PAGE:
Falmouth Sep 18 1814 Princess Mary packet reports that she left the Acasta at Halifax when she departed.
Beginning of December, 1814 Newcastle, Acasta, and Arab stationed in Boston bay.
11 Dec 1814 Newcastle parted company to reconnoitre the road of Boston and on the 12th found Constitution apparently ready for sea. She then steered for Cape Cod bay where, on the 16th she was joined by the Acasta.
19 Dec 1814 Leander departed from Halifax bound off Boston, and on the 24th fell in with the Newcastle and Acasta.
22 Dec 1814 Arab reported to the Leander, Newcastle and Acasta that the Constitution had departed from Boston on the 17th inst. who departed in search of the US frigate.
28 Dec 1814, the Leander, in company with the Newcastle and Acasta, captured the celebrated privateer Prince de Neufchatel.
4 Jan 1815 Leander, Newcastle and Acasta, off the Western Isles.
Penzance Jan 21 1815 arrived last night the American privateer Prince of Neufchatel, 119 men and 22 guns, taken about a month since by HM Ships Leander, Newcastle and Acasta, after a long chase.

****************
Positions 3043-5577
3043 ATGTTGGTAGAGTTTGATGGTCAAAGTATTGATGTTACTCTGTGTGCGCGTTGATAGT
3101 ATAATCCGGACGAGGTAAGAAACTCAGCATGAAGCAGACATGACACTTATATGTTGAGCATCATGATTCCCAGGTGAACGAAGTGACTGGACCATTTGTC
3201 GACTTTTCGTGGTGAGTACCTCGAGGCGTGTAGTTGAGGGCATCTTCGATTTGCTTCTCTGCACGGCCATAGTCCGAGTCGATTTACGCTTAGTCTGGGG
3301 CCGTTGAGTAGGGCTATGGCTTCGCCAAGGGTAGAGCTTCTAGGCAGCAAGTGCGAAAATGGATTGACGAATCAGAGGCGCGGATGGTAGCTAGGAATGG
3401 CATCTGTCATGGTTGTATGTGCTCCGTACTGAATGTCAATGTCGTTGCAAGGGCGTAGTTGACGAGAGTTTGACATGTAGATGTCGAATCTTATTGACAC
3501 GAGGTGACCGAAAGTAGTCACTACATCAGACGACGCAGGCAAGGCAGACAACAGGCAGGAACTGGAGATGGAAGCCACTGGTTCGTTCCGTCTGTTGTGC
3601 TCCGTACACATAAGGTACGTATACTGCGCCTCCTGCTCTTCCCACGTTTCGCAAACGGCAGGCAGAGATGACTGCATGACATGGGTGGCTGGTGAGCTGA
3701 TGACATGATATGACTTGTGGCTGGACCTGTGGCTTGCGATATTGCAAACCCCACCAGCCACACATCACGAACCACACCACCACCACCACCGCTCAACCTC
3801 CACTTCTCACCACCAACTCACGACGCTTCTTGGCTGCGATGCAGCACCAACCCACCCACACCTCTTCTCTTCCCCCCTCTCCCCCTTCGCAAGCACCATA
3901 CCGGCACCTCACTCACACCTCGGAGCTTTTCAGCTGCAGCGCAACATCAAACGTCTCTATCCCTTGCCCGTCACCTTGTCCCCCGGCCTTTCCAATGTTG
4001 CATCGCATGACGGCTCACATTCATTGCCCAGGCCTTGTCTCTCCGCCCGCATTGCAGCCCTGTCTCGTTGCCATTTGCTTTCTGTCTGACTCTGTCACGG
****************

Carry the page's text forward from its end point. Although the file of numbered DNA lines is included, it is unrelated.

HM ships Leander, the Newcastle and the Acasta, are reported to have arrived on the 21 Feb 1815 at Santa Cruz, Teneriffe, from a search for the American squadron : they departed again on the 25th.
11 Mar 1815 Leander, Newcastle, and Acasta sight the US frigate Constitution in the harbour of Porto-Praya, island of Saint-Jago and sail in chase but lost sight of the Constitution in the haze, although they did manage to re-capture the sloop Levant.
7 May 1815, arrived Halifax, with the Leander, 22 days from Dominica, the Constitution frigate having escaped them in thick fog.
23 May 1815, the Newcastle, Leander and Acasta departed Halifax for Quebec.
31 May 1815, the Newcastle arrived Quebec with the Leander, Acasta, and Perseus.
16 Jul 1815 arrived Portsmouth, from Quebec, with a convoy of about 50 transports.